With memories still fresh of last year’s ferocious flu season in which 80,000 Americans died of influenza and its complications — the highest flu death toll in 40 years — it's still too early to forecast how the new influenza season will play out, medical experts say.
“Preliminary findings suggest this might be a milder season, based on what we’re seeing in the Southern Hemisphere, but I caution that this is just a guess,” said Dr. Aaron Glatt, chairman of medicine at South Nassau Communities Hospital in Oceanside and a specialist in infectious diseases.
He and other experts underscored that the only predictable thing about influenza is its enduring unpredictability.
The infection can be prevented through vaccination, or at least rendered less debilitating — and its duration shortened — should infection occur despite getting a shot, Glatt said.
Flu activity begins ramping up in this region of the globe — the Northern Hemisphere — around now and runs through spring. The Southern Hemisphere’s influenza season runs from June through October.
The globe’s southern sector often serves as a bellwether of what might occur in this part of the world. Last year, a deadly flu season in Australia — one of the worst on record — served as a harbinger of what was soon to unfold in the United States and elsewhere north of the equator.
“Keep in mind 80,000 people died in the last flu season [in the United States] and that includes 200 children,” said Glatt, a spokesman for the Infectious Diseases Society of America.
The extraordinarily high death toll was revealed last week by the director of the Centers for Disease Control and Prevention, Dr. Robert Redfield, during an interview with The Associated Press.
State health officials recorded six pediatric deaths in New York, none on Long Island, during the 2017-18 sweep of influenza. The season was so aggressive that flu activity was being reported well into the latter weeks of May, state health statistics show.
Glatt said a death toll of 80,000 is a shocking figure for an infectious disease that is preventable by vaccine. The flu’s usual death toll is in the range of 12,000 to 56,000 in a single season, he said.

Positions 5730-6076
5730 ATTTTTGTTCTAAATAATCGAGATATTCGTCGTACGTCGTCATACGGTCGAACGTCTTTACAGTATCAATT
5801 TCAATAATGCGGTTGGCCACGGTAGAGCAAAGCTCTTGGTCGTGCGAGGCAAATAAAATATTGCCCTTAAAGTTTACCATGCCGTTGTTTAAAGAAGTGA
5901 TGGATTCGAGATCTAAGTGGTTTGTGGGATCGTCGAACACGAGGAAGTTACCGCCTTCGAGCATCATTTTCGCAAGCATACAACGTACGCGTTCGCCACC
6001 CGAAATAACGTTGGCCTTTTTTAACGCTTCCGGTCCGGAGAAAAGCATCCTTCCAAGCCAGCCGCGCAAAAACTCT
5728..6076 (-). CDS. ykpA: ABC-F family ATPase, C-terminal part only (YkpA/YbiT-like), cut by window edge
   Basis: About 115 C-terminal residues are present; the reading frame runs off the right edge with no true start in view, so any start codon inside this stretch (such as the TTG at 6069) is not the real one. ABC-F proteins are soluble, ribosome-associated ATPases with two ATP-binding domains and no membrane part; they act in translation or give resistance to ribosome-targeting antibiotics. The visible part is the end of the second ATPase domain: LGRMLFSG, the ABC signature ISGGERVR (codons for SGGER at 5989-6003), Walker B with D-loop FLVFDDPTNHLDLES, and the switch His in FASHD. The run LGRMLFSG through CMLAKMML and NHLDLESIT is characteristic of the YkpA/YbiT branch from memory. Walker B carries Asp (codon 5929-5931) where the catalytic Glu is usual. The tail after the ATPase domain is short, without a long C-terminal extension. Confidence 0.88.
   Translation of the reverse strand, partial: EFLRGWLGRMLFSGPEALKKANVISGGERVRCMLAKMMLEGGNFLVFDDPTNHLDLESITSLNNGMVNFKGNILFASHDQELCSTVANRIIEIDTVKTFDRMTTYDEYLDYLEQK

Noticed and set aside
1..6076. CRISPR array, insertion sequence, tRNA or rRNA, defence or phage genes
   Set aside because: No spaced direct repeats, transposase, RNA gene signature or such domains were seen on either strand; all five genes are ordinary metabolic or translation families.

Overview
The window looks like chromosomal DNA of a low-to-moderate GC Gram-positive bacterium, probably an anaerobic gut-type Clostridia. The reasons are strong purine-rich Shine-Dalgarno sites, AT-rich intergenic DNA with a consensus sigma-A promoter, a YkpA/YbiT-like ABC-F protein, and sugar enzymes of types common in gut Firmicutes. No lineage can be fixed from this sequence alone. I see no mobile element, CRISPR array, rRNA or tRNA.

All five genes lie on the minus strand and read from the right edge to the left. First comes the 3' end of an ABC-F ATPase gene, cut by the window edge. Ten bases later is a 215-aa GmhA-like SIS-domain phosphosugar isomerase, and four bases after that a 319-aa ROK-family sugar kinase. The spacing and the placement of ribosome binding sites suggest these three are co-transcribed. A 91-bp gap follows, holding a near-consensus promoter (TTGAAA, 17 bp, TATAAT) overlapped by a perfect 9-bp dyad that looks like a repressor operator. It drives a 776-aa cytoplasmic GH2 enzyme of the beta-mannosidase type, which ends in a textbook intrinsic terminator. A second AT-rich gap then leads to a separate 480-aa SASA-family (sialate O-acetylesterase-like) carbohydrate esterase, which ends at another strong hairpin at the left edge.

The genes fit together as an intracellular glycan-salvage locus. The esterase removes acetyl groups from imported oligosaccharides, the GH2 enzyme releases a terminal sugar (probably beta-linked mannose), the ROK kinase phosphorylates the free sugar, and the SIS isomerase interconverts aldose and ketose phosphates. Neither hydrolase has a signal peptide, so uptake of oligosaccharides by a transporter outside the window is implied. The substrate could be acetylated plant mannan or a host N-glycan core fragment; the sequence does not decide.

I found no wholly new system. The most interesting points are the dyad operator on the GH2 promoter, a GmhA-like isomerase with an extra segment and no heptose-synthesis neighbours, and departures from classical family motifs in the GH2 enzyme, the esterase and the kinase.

“At the risk of sounding like a broken record, my message is this: Get vaccinated,” Glatt added.
Experts attributed the higher-than-usual mortality to the aggressiveness of an A-strain of the virus in circulation last season. H3N2, a dominant strain that circulates annually, rapidly varies its surface proteins from one season to the next. Last year, it was especially nasty.
Howard Jacobson, board chairman of the Long Island Pharmacists Society, said with a new flu season on the cusp of starting, it is important for people to know that ample vaccine is available.
As the owner of three Long Island pharmacies, Jacobson conducts vaccination clinics as a public health service to help stem flu infection on the Island.
“Day before yesterday we did a flu clinic at the West Hempstead Library,” said Jacobson, who owns Rockville Centre Pharmacy, Ryan Medical Pharmacy in Rockville Centre and West Hempstead Pharmacy. “Only two people had signed up in advance but 30 showed up to be vaccinated. Luckily we had plenty of vaccine.”
Jacobson said there have been reports of spot shortages of the high-dose vaccine for people 65 and older at a few chain pharmacies, but the vast majority of outlets on the Island are well stocked.
Dr. Gary Leonardi, a virologist at Nassau University Medical Center in East Meadow, said he has seen no evidence so far that flu transmission has begun on Long Island. As the chief virologist at a major hospital that receives scores of patients’ samples to test for respiratory viruses, Leonardi said none has tested positive in his lab for the seasonal illness.
“People are starting to come into the hospital with respiratory symptoms and in recent weeks we have been doing about eight to 10 rapid flu tests a week," Leonardi said. "But we aren’t finding any flu at this point.”
He said tests have been positive for rhinoviruses, pathogens that cause the common cold, and parainfluenza virus, a respiratory infectious agent that is unrelated to the flu despite its name.
Parainfluenza virus, rhinoviruses, and respiratory syncytial virus, among others, are what he calls fellow travelers, a slew of respiratory viruses that, like influenza, are common from autumn through spring.